In both cases, the one-size-fits-all ballot props of Connerly and Unz were far from the best remedies. Reform and re-evaluation of affirmative-action programs should have been carried out on a case-by-case basis and not by voter decree. Ditto with bilingual education; educators and parents should have been able to assess and reform those programs that worked and abolish those that didn't. But if the Left continues to lament how the Right keeps coming out on top on these issues, then maybe it's time for the Left to take the high road instead of the low.
Such an alternative approach is particularly urgent given that the Left's sky-is-falling scenarios around 209 and 227 never came to pass. Minority admissions in the UC system are now back to where they were five years ago, without affirmative action. Wiping out bilingual education seems to have had little effect on public education. If anything, California test scores are up a bit since 1998.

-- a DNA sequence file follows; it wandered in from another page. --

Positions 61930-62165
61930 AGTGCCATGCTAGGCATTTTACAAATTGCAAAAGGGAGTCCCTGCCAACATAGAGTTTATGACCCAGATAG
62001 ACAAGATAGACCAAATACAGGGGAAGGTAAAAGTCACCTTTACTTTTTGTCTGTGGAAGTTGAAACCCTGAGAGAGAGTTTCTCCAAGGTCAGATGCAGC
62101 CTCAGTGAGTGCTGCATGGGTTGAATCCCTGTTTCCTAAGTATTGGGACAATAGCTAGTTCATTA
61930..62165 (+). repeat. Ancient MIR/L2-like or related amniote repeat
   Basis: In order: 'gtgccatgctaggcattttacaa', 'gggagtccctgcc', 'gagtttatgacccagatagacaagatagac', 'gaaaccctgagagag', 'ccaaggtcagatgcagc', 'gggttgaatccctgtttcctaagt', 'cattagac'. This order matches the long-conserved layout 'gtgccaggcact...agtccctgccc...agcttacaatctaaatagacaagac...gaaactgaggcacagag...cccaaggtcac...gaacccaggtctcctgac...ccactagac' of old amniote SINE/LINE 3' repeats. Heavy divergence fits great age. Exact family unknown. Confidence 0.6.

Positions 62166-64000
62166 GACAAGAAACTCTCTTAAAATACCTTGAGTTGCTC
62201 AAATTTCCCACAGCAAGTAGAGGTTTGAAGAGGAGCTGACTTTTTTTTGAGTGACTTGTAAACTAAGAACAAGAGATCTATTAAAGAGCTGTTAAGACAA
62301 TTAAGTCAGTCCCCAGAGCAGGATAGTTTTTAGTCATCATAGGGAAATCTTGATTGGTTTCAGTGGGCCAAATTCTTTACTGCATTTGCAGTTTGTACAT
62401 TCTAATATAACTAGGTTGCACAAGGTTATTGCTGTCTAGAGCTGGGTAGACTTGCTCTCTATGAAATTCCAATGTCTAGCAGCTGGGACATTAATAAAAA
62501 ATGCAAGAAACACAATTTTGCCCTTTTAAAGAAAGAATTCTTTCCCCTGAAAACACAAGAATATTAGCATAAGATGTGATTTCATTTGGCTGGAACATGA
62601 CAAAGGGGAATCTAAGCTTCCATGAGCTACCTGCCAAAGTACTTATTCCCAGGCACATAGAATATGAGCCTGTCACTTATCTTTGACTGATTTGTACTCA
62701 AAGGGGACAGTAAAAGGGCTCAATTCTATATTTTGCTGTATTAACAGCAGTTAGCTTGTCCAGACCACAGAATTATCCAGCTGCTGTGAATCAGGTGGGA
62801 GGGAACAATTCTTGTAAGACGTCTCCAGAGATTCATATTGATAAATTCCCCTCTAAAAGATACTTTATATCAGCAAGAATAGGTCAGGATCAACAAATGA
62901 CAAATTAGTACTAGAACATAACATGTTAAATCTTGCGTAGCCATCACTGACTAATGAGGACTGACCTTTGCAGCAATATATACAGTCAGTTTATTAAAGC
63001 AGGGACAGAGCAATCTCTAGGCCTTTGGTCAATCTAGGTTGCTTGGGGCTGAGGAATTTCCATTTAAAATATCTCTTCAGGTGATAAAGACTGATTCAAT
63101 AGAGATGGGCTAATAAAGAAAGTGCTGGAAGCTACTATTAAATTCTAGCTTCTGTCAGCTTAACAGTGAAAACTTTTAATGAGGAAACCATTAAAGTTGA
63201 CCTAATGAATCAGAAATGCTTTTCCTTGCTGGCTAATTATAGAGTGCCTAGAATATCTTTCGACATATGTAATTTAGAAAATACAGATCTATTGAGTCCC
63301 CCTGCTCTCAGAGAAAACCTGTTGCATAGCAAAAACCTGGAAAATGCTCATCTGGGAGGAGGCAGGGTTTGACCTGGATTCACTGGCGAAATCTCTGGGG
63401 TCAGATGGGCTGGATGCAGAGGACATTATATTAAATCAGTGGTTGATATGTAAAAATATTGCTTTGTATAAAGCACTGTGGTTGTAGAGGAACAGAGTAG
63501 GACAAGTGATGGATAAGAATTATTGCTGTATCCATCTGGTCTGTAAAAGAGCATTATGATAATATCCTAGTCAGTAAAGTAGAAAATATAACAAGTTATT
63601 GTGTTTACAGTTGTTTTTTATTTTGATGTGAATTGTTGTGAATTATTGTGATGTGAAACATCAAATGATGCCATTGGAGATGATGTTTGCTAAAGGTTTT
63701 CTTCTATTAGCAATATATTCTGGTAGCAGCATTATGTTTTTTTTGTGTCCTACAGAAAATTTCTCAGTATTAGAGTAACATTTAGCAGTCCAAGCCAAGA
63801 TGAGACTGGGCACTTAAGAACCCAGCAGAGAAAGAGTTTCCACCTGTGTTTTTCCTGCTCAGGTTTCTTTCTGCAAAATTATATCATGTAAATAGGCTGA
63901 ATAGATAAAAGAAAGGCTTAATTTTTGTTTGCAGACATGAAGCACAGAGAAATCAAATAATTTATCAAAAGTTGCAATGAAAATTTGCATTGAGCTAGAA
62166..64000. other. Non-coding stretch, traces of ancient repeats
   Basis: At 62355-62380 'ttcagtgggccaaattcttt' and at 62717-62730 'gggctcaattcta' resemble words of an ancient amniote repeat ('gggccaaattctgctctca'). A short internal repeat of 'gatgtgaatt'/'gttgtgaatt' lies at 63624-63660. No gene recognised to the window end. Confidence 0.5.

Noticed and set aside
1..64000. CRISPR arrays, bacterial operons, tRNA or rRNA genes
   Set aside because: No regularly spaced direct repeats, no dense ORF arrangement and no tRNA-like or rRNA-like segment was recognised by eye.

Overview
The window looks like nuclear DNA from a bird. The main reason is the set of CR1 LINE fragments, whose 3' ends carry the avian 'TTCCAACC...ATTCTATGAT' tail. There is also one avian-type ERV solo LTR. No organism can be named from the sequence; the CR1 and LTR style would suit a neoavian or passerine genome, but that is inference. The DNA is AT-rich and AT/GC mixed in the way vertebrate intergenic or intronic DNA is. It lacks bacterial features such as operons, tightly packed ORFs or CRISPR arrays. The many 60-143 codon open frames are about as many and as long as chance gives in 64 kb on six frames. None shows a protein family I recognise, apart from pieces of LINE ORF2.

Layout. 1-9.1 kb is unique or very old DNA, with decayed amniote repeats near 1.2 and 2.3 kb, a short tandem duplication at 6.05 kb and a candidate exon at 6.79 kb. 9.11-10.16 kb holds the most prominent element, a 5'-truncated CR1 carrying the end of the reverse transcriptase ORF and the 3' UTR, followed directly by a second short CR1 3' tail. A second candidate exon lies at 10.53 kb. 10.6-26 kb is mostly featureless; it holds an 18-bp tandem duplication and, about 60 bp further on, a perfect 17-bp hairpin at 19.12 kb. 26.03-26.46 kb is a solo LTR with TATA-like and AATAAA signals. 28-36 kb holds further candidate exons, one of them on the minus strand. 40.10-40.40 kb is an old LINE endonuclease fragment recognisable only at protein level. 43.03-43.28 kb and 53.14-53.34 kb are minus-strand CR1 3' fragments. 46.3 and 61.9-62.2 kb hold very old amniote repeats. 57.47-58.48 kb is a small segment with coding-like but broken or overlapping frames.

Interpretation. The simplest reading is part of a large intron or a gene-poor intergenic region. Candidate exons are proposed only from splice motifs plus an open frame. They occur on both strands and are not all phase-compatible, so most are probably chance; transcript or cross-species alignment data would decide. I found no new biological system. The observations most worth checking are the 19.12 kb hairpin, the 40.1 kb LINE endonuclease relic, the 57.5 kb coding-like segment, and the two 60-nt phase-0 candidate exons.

Yet, here we go again. I am opposed to Connerly's RPI. As in the two cases cited above, I think it's too draconian a remedy. I also understand that, Connerly's sincerity aside (and that is something I do not question), the RPI serves a broader conservative agenda -- one that goes beyond the privacy issue and looks to shut down anything that even smells like affirmative action.
But for chrissake, where's the Left been on this issue of Big Brother compiling ever more race-classification data, sometimes to the point of absurdity? In a word, silent. Or more accurately, complicit. Too many on the Left have acquired a stake in race-identity politics fueled by such data, and they are not about to kill off the golden goose.